Local woman shares life story to help others

  • Mary L. Brown-Wilson shares her story in Mary & A-Half: Me, Myself & I. Photo by Samantha Sinclair
    Mary L. Brown-Wilson shares her story in Mary & A-Half: Me, Myself & I. Photo by Samantha Sinclair

    Texana – Mary L. Brown-Wilson is sharing her life story to help others and let God’s glory show.
    The community is invited to a book signing at 2 p.m. Sunday at the Texana Community Center, which she helped build many years ago. Her autobiography – Mary & A-Half: Me, Myself & I – shares her struggles with addiction, and how a woman like her got caught up in bad situations.
    The title of the book comes from the name one of her neighbors used to call her when she was a child. She would ask her mom why the neighbor called her “Mary and a-half,” and her mother would reply, “Maybe she thinks you’re special.”
    “I think the life I’ve been through, I needed that other half to have endured,” Brown-Wilson said.
     Through writing the book, she also learned more about herself.
    Brown-Wilson was born in Georgia, but moved to Murphy when she was only 3 years old. She was raised in the church. Her environment as a child framed who she later became.
    “I had been hurt so much as a little child,” she said.
    Brown-Wilson grew up in a time when black people could not use a swimming pool and had to sit in the mezzanine to watch a movie at s theater. She endured terrible treatment by some of her teachers, and she was molested as a child.
    As she grew older, the pain continued. She married a man who was abusive to her. After 15 years of marriage, they parted ways. Soon after, both her mother and stepfather passed away.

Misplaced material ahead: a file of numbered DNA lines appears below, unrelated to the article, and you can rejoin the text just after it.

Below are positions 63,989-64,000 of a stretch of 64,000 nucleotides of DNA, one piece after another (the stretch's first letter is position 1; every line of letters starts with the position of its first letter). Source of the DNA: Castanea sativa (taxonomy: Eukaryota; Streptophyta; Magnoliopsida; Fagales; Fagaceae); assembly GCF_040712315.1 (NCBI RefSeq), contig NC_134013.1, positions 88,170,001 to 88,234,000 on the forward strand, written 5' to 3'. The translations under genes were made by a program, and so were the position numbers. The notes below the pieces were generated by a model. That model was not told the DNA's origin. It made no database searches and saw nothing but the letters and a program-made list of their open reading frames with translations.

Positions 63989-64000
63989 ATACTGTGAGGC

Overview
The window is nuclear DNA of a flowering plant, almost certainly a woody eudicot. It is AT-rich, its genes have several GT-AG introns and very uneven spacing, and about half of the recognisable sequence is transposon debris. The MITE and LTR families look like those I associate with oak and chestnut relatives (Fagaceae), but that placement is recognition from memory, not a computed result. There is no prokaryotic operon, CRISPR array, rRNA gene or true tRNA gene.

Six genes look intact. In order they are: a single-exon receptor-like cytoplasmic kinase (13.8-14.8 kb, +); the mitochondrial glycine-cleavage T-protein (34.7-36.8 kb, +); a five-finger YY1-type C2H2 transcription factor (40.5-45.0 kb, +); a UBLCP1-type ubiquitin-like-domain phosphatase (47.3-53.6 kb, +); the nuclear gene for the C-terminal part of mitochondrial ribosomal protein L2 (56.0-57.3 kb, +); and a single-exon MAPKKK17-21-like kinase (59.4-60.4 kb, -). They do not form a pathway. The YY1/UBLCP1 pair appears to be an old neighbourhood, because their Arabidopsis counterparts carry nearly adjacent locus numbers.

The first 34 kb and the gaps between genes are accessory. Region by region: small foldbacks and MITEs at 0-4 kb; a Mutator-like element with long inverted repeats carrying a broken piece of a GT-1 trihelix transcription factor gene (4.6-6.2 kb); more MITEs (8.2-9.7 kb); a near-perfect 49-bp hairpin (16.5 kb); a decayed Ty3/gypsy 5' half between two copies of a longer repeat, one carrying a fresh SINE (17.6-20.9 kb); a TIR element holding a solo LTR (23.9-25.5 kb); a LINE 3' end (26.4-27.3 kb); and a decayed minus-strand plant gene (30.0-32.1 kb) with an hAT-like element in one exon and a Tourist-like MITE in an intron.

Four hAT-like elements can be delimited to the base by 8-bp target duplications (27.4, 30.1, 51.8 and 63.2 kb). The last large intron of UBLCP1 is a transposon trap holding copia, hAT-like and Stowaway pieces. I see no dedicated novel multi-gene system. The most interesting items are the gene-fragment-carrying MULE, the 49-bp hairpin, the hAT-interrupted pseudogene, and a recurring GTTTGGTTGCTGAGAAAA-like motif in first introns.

All of a sudden, Brown-Wilson felt a sense of freedom. She got involved with different people, going to liquor houses.
    “What started as something to do grew into an 11-year thing,” she said.
    For the last two of those years of addiction, God would show up to her.
    “And we’d chit chat,” Brown-Wilson said.
    She was arrested as part of a sting operation and was visibly happy, which was confusing to the officers. She told them they were “angels in police uniforms.”
    Ever since, she has been sober.
    Brown-Wilson was taken to drug court, where she was put in a program for 14 months. She spent 133 days upstairs before finally being allowed downstairs, where she had more freedom.
    “I lived so crazy for so long that it took a while to break me down,” Brown-Wilson said.
    In 2007, someone told her she ought to write about her addiction and recovery. She wrote for about a year, until life got in the way. She started working on the book again in 2014, taking notes on her experiences for another year.
    This year, Brown-Wilson went back to the book when the coronavirus caused her re-evaluate her job. She quit in April, bought a computer desk and printer, then pulled out the notes she made years prior. She organized the notes, then wrote for 4-12 hours every day. She finished her book on June 30, and it was published Sept. 6.
    After reading the manuscript, the editor told her the story was impressive and going to be good for a lot of people to read.
    Brown-Wilson knows several local people have already purchased copies of her book – she has received lots of positive feedback – and she’ll have copies available for purchase at the book signing. Copies are available on Amazon for $23.95.
    The theme for the book signing is “God is good.” It will include a welcome by Denise Pickens Johnson, a praise dance, a talk by Brown-Wilson and a question-and-answer period. Food will be available for guests to bring home.
    Photography and video will not be permitted during the praise dance.
    The event starts promptly at 2 p.m., and the event will be following all U.S. Centers for Disease Control & Prevention guidelines, including seating 6 feet apart and wearing masks. Anyone who feels sick is asked not to attend, and temperatures will be taken. Brown-Wilson said a law enforcement officer will also be present to provide comfort to guests.